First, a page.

Ngarndi update from Coach Handley
Western High School Head Coach Paul Hanley spoke with Inside theVille.com Friday afternoon about his star forward, 6'8 Guy Ngarndi. Ngarndi, who leads the state of Kentucky in rebounding with 13.9 per game, is receiving heavy recruiting interest from many of the top schools in the nation, according to Handley. With his combination of size, athleticism, skills and potential there's little doubt Ngarndi will be one of the nation's most sought prospects this spring.
Handley listed Louisville, Kentucky, Cincinnati, Indiana, Arizona State, USC, Western Kentucky, Fresno State, Ohio State and Pepperdine as schools that have shown interest in the native of the Cameroon.
Handley told ITV that Ngarndi has visited Ohio State and that the University of Kentucky's chief recruiter, Scott Rigot, was in attendance last Friday for the PRP-Western game to scout Ngarndi. Handley also told Inside theVille.com, that UK called the school this past Monday to request Ngarndi's transcripts and other academic records and that Ngarndi visited UK for the LSU game.
Western Kentucky has offered a scholarship and University of Cincinnati Head Coach Bob Huggins was in town to see Ngarndi Tuesday night at Male High. And according to Handley, one prominent Division 1 head coach told him that Ngarndi, "reminds [him] of Kenyon Martin."
According to Handley, a current assistant coach at one of the top college basketball programs in the United States told him that Ngarndi is, "A very intriguing prospect that runs the floor well and has great athleticism."
And it appears the University of Louisville's interest in Ngarndi is heating up as the spring recruiting period draws closer. In fact, Handley confirmed that Louisville Head Coach Rick Pitino will be in attendance Friday night for the Western-North Hardin game.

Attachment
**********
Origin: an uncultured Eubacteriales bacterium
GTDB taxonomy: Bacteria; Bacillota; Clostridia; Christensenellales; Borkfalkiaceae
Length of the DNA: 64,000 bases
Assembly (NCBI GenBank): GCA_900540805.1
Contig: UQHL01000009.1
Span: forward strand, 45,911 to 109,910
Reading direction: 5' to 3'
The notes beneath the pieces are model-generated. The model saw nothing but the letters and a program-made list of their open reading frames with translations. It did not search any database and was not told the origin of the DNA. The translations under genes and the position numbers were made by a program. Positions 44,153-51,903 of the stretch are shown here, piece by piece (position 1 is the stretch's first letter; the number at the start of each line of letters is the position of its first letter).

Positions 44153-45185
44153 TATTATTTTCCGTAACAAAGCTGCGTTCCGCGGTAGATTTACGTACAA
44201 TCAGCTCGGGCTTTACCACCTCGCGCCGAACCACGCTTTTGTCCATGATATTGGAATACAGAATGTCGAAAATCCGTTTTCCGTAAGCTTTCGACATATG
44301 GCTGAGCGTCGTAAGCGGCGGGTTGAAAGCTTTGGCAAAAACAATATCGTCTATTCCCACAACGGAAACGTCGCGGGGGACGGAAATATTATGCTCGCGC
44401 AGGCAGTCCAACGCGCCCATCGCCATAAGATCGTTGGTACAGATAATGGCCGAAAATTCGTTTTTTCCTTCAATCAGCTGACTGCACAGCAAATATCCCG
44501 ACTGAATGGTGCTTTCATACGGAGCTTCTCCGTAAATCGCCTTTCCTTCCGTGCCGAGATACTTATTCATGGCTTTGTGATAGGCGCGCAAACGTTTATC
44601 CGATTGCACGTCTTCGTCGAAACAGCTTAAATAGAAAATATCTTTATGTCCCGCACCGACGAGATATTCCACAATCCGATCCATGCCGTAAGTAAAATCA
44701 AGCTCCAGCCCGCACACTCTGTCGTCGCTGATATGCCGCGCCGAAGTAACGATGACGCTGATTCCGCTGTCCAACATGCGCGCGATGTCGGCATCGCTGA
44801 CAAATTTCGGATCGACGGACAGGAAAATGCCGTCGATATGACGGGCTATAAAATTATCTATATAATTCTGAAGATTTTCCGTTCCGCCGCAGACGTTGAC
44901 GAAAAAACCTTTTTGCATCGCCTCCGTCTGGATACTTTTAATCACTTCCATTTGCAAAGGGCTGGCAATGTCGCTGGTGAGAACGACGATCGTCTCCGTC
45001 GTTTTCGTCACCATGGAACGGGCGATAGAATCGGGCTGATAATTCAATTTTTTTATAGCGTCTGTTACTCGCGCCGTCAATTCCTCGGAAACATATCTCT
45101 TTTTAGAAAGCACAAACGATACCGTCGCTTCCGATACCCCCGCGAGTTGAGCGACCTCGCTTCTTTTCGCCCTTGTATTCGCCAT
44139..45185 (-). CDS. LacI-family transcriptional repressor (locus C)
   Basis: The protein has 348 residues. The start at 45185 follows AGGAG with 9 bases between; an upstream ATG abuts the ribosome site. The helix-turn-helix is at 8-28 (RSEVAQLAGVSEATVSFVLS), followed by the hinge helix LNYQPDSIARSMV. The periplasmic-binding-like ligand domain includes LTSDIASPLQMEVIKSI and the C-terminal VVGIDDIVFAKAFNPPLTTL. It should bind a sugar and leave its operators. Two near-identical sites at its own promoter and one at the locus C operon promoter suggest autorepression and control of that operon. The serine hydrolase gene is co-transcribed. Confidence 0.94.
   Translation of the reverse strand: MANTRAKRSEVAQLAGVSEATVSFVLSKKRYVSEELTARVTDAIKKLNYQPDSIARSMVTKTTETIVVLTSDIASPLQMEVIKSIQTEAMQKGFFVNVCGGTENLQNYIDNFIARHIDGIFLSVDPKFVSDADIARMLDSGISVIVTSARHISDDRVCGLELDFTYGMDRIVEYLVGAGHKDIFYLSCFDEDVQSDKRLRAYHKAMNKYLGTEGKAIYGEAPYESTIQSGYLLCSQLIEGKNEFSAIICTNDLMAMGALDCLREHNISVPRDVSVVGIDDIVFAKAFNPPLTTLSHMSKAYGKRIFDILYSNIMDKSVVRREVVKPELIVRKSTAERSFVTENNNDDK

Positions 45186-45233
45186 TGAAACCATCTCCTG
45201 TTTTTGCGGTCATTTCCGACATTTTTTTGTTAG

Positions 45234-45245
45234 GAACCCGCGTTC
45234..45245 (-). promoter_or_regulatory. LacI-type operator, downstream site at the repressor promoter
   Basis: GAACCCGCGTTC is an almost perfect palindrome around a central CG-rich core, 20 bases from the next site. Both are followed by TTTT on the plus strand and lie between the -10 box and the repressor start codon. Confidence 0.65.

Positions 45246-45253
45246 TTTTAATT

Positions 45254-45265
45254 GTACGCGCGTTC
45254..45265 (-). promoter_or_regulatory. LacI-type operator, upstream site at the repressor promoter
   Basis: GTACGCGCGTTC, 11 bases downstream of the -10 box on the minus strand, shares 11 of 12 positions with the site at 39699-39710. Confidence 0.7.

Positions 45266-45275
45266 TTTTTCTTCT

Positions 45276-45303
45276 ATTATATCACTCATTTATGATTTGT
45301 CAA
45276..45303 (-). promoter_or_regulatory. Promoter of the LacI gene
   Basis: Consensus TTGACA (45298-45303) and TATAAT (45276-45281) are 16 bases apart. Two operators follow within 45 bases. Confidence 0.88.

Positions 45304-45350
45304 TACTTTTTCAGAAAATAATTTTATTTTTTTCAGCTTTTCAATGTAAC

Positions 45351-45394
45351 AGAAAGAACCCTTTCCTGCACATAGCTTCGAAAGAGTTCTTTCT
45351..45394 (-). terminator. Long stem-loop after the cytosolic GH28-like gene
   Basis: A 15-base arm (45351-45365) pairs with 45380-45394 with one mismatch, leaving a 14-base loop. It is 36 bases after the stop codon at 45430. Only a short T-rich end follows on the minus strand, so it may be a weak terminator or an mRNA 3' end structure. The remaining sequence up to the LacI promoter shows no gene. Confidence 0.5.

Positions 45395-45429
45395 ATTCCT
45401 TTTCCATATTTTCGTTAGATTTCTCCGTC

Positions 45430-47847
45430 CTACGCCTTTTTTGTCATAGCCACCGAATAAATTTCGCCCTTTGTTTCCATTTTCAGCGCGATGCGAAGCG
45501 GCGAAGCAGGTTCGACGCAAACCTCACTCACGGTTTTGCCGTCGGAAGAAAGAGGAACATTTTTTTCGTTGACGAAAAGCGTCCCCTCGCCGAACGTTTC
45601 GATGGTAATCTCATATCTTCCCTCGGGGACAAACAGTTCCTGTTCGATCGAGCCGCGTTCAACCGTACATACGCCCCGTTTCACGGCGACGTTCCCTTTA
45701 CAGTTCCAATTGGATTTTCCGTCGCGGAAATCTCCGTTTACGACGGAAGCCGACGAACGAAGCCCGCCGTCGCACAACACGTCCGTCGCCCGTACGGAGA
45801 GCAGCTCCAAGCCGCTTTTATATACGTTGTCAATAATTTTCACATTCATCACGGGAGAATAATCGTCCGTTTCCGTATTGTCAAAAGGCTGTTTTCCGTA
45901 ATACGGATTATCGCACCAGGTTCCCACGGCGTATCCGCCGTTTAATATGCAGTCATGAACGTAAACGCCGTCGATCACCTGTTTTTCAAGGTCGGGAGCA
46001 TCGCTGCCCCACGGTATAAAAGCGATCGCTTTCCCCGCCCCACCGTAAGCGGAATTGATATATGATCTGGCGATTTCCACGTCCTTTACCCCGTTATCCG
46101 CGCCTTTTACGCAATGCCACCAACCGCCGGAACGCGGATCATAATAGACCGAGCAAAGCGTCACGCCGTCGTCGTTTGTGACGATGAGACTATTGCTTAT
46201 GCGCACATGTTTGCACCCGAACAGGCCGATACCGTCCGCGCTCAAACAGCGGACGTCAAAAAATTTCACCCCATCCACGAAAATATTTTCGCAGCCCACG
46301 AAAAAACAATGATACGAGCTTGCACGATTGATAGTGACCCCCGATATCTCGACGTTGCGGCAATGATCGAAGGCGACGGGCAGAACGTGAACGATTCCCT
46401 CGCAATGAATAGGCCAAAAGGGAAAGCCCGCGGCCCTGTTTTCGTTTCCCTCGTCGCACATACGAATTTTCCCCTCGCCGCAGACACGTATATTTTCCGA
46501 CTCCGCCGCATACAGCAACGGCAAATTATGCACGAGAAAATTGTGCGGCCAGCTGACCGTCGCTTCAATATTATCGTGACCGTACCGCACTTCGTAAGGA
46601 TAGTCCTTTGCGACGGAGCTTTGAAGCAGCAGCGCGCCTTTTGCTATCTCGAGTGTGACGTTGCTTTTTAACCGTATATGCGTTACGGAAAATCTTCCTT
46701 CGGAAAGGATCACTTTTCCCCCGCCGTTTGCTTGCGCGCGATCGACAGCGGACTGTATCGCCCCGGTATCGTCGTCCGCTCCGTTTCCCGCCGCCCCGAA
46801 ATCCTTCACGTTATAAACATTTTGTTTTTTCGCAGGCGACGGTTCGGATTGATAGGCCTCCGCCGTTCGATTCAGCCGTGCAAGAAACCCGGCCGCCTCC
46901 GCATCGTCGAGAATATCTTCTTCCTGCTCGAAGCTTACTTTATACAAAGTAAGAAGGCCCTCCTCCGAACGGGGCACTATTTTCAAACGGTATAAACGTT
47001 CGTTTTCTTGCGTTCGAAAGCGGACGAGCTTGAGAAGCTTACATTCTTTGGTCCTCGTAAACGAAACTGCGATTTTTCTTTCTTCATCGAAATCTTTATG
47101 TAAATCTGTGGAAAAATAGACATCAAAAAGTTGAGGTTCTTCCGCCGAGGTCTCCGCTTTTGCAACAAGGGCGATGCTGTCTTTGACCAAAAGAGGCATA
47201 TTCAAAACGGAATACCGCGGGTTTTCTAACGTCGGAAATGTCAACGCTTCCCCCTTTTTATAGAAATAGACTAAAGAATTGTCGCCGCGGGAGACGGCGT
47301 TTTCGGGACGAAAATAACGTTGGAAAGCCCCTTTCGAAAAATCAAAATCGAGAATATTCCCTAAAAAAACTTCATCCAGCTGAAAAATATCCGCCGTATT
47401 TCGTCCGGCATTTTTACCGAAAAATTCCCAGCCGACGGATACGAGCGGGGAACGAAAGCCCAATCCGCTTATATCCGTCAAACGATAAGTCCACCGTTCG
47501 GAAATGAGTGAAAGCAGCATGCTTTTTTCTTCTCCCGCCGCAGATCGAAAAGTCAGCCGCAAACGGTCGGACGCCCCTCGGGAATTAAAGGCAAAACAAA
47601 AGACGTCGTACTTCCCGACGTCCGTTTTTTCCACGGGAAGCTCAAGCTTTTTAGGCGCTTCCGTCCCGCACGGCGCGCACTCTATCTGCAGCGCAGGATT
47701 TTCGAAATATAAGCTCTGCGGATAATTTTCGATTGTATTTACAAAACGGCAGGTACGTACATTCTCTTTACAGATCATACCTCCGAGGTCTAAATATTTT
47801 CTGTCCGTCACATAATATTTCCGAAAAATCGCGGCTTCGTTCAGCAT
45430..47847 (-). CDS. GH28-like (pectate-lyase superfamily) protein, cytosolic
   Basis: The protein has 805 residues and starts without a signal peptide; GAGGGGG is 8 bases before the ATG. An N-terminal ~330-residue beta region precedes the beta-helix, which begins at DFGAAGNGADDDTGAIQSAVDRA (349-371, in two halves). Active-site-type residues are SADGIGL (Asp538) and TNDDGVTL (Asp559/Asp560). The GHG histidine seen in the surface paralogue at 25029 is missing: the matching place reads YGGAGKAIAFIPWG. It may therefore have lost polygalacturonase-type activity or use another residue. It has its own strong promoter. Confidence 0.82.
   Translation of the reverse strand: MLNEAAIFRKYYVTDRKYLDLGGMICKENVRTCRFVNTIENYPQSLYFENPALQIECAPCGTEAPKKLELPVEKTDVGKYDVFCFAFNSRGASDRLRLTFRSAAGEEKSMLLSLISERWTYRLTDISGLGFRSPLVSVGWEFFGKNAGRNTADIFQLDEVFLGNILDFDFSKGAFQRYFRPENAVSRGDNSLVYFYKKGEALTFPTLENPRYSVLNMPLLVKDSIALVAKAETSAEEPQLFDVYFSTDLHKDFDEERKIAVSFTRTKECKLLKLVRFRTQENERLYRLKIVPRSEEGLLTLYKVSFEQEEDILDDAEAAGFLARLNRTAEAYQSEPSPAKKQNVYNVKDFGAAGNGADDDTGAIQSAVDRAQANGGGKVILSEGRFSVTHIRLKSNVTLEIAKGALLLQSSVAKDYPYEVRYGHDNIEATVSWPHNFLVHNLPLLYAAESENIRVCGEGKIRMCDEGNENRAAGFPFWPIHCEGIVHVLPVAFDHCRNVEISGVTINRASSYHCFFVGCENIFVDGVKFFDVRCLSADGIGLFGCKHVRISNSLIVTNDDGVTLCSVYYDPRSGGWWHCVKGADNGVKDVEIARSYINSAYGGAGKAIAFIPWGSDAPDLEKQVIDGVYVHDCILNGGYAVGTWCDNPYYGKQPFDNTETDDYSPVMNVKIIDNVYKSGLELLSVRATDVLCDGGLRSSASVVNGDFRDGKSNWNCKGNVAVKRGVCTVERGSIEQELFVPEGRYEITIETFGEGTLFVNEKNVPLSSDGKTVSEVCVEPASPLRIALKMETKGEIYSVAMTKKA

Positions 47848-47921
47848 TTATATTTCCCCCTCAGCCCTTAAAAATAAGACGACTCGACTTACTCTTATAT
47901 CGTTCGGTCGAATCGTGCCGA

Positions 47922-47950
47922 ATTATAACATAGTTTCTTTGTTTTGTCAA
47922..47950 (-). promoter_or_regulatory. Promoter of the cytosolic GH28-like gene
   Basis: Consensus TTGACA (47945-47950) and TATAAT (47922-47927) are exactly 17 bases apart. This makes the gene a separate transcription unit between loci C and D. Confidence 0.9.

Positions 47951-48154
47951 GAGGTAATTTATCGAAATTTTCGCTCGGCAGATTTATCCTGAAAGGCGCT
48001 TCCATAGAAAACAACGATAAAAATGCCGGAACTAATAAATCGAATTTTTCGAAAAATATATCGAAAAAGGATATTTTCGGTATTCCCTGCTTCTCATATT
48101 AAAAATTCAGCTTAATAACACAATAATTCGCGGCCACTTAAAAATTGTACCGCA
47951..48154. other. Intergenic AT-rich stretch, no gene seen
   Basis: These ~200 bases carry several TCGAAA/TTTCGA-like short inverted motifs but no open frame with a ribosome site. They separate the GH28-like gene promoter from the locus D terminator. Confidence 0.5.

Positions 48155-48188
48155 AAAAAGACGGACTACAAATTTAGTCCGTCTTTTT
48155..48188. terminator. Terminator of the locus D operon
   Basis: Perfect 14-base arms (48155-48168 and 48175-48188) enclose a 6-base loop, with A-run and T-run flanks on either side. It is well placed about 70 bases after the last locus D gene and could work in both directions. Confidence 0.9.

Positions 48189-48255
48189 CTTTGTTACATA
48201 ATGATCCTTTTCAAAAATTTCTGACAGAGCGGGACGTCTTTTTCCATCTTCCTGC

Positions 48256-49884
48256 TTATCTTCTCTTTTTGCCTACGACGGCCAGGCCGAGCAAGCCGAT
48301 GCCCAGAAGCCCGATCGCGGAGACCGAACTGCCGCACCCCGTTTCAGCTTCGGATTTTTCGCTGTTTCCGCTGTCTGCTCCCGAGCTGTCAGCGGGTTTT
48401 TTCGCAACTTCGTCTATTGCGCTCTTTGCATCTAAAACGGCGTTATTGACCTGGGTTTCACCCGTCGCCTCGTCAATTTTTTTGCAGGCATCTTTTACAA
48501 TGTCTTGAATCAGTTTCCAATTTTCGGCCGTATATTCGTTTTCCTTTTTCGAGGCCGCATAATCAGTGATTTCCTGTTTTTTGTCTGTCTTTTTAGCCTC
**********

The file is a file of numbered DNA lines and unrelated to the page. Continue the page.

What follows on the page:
Handley told ITV that Ngarndi played at UofL, "during the open gym last summer and UofL's has shown interest in him."
So what is the most important factor for Ngarndi in choosing a school this spring?
"Education," said Handley. "He wants to major in economics but he's also looking for a team with a running style and will push the ball up the floor to showcase his athleticism."
Handley said that most college coaches he talks with about Ngarndi envision the 6'8 forward on the wing at the next level. "He's most likely a three at the next level," Handley said.
Handley said many coaches love Ngarndi's shot blocking ability and many college coaches have described Guy as possessing, "perfect timing," when blocking shots. And with a 7'0 wing span, Ngarndi could present huge match up problems for opposing small forwards at the next level with his length and athletic ability.
Handley said Ngarndi probably wouldn't decide on a college choice until after the Derek Anderson Derby Festival Classic in April and hoped his star player would be invited to showcase his skills in the prestigious, annual event.
ITV became aware of an 8th grade point guard prospect that played on the Butler AAU team last summer and plays on the Western High freshman team this season, about a month ago. In our interview, Coach Handley informed ITV that the player in question is none other than Jamal Crook. And the youngest Crook has strong ties to the UofL basketball program. Yes, that right, Jamal is the nephew of former UofL great Herbert Crook, a member of the 1986 National Championship team. Jamal is the son of Herb's brother, Flenor. And according to Coach Handley, Jamal is "going to be a good one."
I also want to note the tremendous job Coach Handley has done in three years at Western High. Handley, the former coach at LaRue County, demands excellence and respect from his players and those qualities are evident when his team steps out on the floor. Despite it's record, the Warriors play hard, and show tremendous class on the court and are a well coached team that is exciting to watch. They play a fundamentally sound brand of basketball and despite losing last week against PRP, never quit and continued to fight to make a competitive contest against the deeper and more talented Panthers.